Saturday, 1 February 2014

Burning off breakfast

The BBC had promised a sunny, rain-free day, and so it was - until the afternoon. Fortunately Chris I got our walk in before the rain arrived. Our route took us down "The Twistle" and I poked my head over the parapet to look down on to the old track-bed of the SMJ (Stratford upon Avon and Midland Junction Railway).

Flooded track bed of the old
S.M.J. Railway, Byfield. 1 February, 2014

This stretch of the track is completely inaccessible to the public but it hasn't stopped people from throwing rubbish over the parapet. The track bed is generally damp but the amount of water there at the moment is testament to the heavy rains of recent weeks. It will be a long time before this drains away.

Aubretia on a wall. The Twistle, Byfield.
1 Febtruary, 2014

I was cheered by the sight of Aubretia, Aubrieta deltoides, flowering on a south-facing wall. A member of the Cabbage family, this native of south-east Europe flourishes in this sort of situation. In its homeland it occurs on dry stony hillsides and cliff faces so a stone wall does very nicely, thank you.

A little further on Stinking Hellebore, Helleborus foetidus, was not far short of flowering. Although it is a native of Northamptonshire it is confined as a truly wild plant to the east of the county.

Map showing the distribution of Stinking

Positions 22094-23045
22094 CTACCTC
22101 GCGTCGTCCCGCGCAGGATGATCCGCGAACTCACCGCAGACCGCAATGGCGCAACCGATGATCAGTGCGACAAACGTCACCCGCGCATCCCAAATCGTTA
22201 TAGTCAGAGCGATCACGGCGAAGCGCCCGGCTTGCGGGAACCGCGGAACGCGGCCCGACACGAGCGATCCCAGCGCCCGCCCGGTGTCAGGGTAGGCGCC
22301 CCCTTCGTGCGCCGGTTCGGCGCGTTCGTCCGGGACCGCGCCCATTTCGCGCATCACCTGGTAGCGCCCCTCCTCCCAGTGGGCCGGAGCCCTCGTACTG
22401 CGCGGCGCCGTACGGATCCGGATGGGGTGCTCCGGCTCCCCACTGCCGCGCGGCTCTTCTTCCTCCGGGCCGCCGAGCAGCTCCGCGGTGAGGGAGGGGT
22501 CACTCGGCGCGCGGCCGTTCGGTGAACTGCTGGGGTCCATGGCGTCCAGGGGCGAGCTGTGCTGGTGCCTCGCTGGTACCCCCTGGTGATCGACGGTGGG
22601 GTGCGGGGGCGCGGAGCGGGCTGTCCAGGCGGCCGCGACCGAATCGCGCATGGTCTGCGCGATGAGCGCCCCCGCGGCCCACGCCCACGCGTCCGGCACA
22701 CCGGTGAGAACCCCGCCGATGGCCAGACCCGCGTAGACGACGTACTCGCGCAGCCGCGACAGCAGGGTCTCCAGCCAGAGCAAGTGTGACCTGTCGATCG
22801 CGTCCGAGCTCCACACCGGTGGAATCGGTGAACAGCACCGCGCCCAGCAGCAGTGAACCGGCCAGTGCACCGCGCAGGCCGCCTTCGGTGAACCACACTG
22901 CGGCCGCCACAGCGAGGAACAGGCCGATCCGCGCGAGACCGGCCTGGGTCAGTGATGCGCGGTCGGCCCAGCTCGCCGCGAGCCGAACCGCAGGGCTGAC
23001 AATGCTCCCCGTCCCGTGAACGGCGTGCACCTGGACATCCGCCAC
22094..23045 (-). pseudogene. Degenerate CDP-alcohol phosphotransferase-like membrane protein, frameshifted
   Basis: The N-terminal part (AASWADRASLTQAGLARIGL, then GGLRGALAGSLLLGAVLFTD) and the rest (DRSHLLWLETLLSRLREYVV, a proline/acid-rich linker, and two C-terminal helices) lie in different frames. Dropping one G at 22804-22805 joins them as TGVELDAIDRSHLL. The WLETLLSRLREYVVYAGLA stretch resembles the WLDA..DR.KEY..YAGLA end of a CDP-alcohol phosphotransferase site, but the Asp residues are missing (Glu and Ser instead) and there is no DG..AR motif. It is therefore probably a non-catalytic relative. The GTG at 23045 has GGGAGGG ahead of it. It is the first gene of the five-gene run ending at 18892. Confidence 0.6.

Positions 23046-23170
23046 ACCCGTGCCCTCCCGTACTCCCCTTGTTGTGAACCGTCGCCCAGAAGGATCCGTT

Hellebore (black dots) in Northants.

This map, from 'The Flora of Northamptonshire' by Gill Gent et al shows that Stinking Hellebore is not native to the Byfield area and here it must be considered a garden escape. Indeed, the plant photographed was in a garden but it is frequently seen on waste ground. It constantly crops up in my garden and I suspect that the seeds stay viable for a long time.

A lovely crab apple was fruiting in a nearby garden. I suspect it is Malus baccata or something similar, i.e one of the Siberian Crab Apples. We had these in our garden when I was a child and was very disappointed when I first bit into the fruit. Eventually the flesh will soften and blet; when this point is reached it will become acceptable to birds but at the moment we can simply enjoy the sight of the scarlet fruit.

Scarlet crab apples always seen to contrast beautifully with birches and conifers. In such a situation I would be tempted to plant heathers too.

On my last 3-4 walks I have been driven home by rain. Today, as the darkening skies threatened, we scurried home, refreshed and rather exhilarated. We had earlier enjoyed a hearty meal at The 'Big Breakfast' in Byfield's village hall so we had also burned off a few calories!


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